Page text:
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THE Singapore dollar weakened to its lowest against the US dollar since September 2010 on Wednesday after the Monetary Authority of Singapore (MAS) shocked markets by easing its pace of appreciation against trading partners' currencies.
While this may lift some competitive pressure off exporters, poor global demand will continue to cloud Singapore's exports outlook, economists said.
Reacting sharply, the Singapore dollar fell as much as 1.2 per cent to S$1.3548 per US dollar shortly after the 8am announcement. It was trading at S$1.3512 as at 7pm Singapore time on Wednesday, still 0.6 per cent lower than it was a day earlier.
Regional currencies reacted too. Malaysia's ringgit appreciated as much as 0.7 per cent to RM2.6680 for every S$1 just after 8am, and was trading at RM2.6780 at 7pm.
Indonesia's rupiah rose as much as 1.5 per cent to 9,189.71 rupiah per Singapore dollar just after 8am, and was trading at 9,259.86 rupiah at 7pm.
Analysts continue to expect the the Singapore dollar to weaken to S$1.40 against the greenback by the end of this year, due to the US economy's recovery and the strengthening of the US dollar.
OCBC currency strategist Emmanuel Ng said that if global markets come under further distress or if the broad US dollar story regains traction, the Singapore dollar nominal effective exchange rate (S$NEER) could move towards the lower end of the band within which MAS manages it.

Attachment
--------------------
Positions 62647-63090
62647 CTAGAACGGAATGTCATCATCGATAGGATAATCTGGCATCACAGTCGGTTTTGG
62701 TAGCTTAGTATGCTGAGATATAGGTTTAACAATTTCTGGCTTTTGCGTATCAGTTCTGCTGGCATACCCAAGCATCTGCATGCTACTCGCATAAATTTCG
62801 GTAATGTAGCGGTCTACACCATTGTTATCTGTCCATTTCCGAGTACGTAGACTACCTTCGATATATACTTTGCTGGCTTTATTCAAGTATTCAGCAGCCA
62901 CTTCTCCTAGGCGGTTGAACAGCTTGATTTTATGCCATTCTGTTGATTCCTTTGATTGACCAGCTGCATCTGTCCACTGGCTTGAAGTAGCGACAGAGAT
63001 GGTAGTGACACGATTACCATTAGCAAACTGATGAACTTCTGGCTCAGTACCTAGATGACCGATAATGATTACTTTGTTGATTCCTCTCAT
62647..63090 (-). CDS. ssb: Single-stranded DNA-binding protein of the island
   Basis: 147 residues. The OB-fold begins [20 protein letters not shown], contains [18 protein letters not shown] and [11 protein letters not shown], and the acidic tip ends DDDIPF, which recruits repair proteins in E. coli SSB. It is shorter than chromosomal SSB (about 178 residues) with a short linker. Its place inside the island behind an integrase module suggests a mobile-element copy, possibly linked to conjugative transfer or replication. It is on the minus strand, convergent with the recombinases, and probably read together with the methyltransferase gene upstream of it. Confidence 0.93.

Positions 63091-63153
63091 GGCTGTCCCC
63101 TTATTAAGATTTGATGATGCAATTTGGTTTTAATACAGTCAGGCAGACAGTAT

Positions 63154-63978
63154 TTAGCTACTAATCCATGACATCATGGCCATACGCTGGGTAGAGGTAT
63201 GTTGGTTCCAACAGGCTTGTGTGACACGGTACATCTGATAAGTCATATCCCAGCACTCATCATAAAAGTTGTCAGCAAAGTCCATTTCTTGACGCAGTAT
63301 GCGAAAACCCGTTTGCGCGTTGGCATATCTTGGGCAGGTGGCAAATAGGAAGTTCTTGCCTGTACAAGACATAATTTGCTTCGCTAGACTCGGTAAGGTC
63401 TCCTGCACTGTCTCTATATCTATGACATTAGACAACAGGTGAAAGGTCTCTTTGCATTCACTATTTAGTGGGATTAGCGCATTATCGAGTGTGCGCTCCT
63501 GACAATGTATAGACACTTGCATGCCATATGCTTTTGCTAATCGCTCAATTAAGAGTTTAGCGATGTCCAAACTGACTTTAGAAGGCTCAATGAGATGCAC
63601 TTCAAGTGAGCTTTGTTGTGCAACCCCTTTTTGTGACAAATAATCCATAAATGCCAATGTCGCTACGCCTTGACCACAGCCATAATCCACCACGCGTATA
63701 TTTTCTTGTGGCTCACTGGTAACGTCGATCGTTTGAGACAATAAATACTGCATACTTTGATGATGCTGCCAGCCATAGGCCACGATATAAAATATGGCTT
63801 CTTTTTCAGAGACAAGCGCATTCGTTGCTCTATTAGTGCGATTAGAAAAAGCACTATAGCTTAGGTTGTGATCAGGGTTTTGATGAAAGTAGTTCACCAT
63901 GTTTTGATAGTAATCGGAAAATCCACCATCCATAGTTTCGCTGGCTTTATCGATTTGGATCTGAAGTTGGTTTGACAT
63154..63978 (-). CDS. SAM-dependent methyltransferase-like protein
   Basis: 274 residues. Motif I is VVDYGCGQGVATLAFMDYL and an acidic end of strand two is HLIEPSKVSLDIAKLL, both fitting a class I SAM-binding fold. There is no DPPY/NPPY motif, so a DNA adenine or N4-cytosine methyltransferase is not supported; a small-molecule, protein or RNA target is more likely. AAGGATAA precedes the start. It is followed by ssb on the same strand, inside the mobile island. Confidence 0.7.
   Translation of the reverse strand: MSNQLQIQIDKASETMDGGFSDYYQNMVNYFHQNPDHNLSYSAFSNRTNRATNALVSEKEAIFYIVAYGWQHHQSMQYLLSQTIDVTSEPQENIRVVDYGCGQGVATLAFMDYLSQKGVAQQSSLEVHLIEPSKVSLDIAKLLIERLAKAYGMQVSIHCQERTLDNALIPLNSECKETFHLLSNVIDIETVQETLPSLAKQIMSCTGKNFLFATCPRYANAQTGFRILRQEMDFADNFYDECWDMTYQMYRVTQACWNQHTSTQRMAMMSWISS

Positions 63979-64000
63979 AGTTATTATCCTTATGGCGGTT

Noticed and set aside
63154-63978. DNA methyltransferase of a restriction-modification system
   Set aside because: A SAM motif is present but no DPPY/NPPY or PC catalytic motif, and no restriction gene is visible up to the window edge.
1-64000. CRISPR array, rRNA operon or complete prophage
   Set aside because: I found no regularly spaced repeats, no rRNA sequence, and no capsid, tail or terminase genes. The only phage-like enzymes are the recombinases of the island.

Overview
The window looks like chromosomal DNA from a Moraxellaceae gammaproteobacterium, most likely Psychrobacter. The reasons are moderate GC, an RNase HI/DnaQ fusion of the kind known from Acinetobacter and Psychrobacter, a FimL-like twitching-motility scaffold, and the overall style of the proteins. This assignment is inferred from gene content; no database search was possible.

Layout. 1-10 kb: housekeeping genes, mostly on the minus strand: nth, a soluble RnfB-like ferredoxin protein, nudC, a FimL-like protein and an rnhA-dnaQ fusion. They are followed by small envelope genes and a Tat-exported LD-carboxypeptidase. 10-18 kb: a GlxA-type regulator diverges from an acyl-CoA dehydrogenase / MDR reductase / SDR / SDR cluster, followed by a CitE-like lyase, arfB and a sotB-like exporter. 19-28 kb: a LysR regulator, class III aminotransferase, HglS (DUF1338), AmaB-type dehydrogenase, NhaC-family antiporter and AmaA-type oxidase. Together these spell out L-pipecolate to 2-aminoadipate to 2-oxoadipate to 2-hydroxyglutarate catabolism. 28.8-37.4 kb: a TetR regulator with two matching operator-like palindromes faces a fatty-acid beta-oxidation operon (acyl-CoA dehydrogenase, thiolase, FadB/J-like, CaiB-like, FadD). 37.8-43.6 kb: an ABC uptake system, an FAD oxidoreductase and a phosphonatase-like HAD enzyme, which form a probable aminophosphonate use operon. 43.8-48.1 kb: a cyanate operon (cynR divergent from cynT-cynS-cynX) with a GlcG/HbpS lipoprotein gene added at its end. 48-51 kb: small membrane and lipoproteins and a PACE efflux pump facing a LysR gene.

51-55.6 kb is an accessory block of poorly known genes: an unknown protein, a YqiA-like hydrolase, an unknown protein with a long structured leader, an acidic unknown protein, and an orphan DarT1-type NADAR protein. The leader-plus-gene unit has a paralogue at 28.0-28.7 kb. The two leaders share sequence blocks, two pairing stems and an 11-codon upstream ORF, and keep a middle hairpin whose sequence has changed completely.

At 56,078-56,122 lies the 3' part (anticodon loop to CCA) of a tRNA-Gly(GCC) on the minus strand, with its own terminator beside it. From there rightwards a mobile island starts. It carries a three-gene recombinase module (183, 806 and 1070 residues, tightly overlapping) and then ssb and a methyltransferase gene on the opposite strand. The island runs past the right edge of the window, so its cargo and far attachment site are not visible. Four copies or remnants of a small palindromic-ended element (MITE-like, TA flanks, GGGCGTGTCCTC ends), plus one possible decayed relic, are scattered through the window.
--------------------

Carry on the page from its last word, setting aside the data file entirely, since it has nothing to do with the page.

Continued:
Over the last three months, the trade-weighted S$NEER has fluctuated around the middle of the policy band, MAS noted in its policy statement on Wednesday.
Even though the SGD has depreciated against the USD, that was partly offset by the local unit appreciating against the ringgit, euro, and Japanese yen. Thus, movements in the S$NEER have been relatively muted compared to bilateral SGD movements against the major currencies, MAS said.
The SGD's appreciation against regional trading partners' currencies, in particular, has given rise to concerns of trade competitiveness among exporters here. Singapore's non-oil domestic exports contracted 0.7 per cent in 2014, but International Enterprise Singapore expects NODX growth of 1-3 per cent this year.
But given policymakers' choice of a measured slope calibration instead of an adjustment in the mid-point of the band, the intended policy impact on exports, if any, was meant to be incremental, said Mizuho Bank economist Vishnu Varathan.
It could alleviate some export pressures, especially in the context of tempering any fall in demand from euro countries and Malaysia, but that would be limited. "The bigger picture is that exports demand is still weighed down by weak global demand conditions, and so may be less elastic to Singapore dollar shifts," said Mr Varathan.
HSBC economist Joseph Incalcaterra too, expects any impact on exports to be limited. "We consider the issues facing certain export-focused industries to be structural in nature."